[0174] Once the length of the needle 1200 has been determined as described above, the system accurately tracks the needle as described above during the ultrasound assisted needle placement procedure and displays the needle on the display along with the ultrasound image. Use this value when displaying. Thus, the needle image displayed on the ultrasound display has an accurate size, which aids its accurate guidance by the guidance system 1110. Needle length and other above-described parameters may be stored, for example, in processor / memory 1122 permanently or temporarily, for example, for future use of the same or similar needle. In one embodiment, the user assigns the stored needle length to a button or other system interface component so that the system can easily recognize when a similar needle is used in the future.

  [0175] It should be noted that in addition to the equations described above, other suitable equations including trigonometric, algebraic and geometric equations can also be used to determine the needle length. For example, in one embodiment, if the virtual triangle is not a right triangle, the needle length may be determined using a sine law. In this embodiment, a needle retention fixture, such as channel 1512 of FIG. 35, is provided as part of a needle guide assembly 1516 that can be attached to a probe. However, in other embodiments, the fixture is a stand-alone device attached to the probe. The needle holding fixture may be removable or permanently attached to the probe. Also, in one embodiment, the fixture can be pre-attached to the needle so that the user can easily attach the fixture to the probe with the needle already in place on the fixture. Furthermore, it should be noted that the angle θ can vary in magnitude from the angle shown in FIG. 4 and therefore should not be so limited.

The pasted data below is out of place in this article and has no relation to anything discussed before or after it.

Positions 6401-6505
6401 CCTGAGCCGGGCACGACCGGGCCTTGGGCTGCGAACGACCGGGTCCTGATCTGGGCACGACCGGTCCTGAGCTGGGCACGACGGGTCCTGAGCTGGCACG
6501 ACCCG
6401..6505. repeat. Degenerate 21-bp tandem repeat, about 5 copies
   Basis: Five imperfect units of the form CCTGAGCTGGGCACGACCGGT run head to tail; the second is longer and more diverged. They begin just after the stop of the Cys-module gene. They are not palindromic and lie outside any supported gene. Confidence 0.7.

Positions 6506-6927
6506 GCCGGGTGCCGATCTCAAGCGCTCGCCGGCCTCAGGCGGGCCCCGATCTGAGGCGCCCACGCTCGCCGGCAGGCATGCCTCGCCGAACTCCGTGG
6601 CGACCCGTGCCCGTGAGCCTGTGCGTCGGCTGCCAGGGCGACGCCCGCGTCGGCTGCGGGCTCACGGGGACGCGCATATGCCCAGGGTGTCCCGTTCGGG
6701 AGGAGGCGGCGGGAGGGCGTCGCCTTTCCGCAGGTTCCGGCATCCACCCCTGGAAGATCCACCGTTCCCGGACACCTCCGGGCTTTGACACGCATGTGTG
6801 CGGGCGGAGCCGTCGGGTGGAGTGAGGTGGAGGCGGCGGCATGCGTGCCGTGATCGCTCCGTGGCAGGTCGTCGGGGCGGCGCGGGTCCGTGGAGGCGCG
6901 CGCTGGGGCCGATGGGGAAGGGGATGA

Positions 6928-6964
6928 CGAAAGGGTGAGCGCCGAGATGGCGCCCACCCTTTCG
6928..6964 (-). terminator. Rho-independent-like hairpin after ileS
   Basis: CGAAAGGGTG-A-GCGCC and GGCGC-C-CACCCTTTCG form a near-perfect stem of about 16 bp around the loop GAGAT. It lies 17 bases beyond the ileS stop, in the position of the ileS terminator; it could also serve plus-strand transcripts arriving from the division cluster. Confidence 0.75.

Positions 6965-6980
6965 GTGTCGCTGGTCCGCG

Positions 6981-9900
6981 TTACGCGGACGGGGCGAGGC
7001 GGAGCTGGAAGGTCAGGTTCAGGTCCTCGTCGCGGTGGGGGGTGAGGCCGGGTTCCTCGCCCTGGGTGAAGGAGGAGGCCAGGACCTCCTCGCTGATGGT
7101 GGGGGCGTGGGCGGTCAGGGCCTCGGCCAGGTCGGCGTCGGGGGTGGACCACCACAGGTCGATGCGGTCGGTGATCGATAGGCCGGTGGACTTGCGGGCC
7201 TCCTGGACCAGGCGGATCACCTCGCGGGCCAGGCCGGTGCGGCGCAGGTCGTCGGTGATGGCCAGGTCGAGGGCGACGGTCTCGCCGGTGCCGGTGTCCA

[0176] In one embodiment, the known offset amount is incorporated into the determination of the needle length, such as the distal tip of the needle from the y-plane when the needle is fully seated on the fixture, for example. An arbitrary amount of offset is included. Thus, these and other factors are expected to be incorporated into the needle length calculation. It should also be noted that in other embodiments, the magnetic element may comprise an electromagnetic signal emission source that can be detected by other components, such as one or more electromagnetic signal sensing sensors of an ultrasound probe. Furthermore, in other embodiments, the fixture may be provided elsewhere than the probe, and may be configured to receive other portions of the needle other than the needle tip, such as a needle hub. Accordingly, the embodiments should not be limited to what is specifically illustrated and described.